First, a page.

This editorial appeared in The (Tacoma) News Tribune.
Can malaria-carrying mosquitoes be infected with a fungus to suppress their sense of smell and their ability to sniff out humans to bite?
Is it possible to turn tomatoes into antiviral drug-delivery systems that would help people in poor countries fight off deadly infectious diseases?
Will shooting a laser at a person's skin before giving a vaccination boost immunity?
Maybe. Maybe not. But the Bill & Melinda Gates Foundation is willing to spend $100 million to find out if any one of these or 78 other "unorthodox" ideas will pan out. It's all part of the foundation's goal of finding innovative ways to improve the lives and health of people around the world.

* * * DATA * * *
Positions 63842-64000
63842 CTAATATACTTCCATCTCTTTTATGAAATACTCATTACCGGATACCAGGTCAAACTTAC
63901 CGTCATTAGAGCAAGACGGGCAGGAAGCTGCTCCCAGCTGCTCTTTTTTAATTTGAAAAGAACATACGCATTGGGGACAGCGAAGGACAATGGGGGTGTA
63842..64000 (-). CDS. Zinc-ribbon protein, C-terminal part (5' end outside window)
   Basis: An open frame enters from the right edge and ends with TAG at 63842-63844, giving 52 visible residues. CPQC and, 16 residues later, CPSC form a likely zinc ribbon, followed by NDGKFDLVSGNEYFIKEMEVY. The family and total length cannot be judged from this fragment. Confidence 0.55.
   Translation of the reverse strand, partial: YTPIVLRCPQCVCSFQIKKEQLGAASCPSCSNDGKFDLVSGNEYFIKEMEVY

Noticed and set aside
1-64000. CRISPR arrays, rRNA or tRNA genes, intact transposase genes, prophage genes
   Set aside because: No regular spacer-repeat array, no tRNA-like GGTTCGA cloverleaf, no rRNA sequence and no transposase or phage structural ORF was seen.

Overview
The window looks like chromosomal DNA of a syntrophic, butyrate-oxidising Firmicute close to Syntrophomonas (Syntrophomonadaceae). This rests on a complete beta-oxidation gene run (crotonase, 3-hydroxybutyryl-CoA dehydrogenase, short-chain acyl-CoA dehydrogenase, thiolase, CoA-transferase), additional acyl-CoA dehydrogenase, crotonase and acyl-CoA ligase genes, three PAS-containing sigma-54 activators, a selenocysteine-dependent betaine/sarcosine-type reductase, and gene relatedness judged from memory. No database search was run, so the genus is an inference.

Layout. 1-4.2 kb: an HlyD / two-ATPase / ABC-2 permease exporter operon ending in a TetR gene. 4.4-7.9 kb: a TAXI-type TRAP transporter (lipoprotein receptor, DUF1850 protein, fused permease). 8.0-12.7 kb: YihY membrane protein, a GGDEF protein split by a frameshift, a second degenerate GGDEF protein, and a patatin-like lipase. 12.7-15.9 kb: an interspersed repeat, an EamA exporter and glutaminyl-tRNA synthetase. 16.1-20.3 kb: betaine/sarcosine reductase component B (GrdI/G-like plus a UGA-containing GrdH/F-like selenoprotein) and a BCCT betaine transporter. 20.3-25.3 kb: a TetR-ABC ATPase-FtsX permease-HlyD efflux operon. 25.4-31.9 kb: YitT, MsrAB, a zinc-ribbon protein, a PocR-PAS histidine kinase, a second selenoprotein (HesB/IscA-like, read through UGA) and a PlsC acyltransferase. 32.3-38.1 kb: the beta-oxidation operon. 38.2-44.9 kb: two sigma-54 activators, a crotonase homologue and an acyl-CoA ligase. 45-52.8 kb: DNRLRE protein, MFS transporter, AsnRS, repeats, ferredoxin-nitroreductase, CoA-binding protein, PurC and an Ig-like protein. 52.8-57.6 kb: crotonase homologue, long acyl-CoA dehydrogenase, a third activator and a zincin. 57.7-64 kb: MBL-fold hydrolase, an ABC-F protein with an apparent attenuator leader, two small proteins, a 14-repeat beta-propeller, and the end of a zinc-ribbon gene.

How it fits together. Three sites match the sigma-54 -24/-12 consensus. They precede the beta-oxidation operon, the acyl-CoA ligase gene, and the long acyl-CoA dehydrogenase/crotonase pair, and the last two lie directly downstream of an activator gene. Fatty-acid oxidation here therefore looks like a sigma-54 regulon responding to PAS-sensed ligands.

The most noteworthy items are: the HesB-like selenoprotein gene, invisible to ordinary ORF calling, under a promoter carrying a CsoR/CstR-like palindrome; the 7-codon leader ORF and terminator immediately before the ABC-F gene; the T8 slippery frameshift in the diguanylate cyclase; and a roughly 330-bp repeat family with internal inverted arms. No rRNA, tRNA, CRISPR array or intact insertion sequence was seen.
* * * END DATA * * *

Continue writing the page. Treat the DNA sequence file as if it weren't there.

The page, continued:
The foundation calls it the Grand Challenges Explorations grant program, but it could just as easily be called the Wild Ideas That Just Might Work Awards.
According to the foundation's Web site, it's looking for proposals that take "inventive approaches to daunting issues" – and not ones that would likely find funding through usual channels. Applicants only have to fill out a two-page form outlining their idea, with no preliminary data required, and they are encouraged not to use professional jargon.
To read the complete editorial, visit The (Tacoma) News Tribune.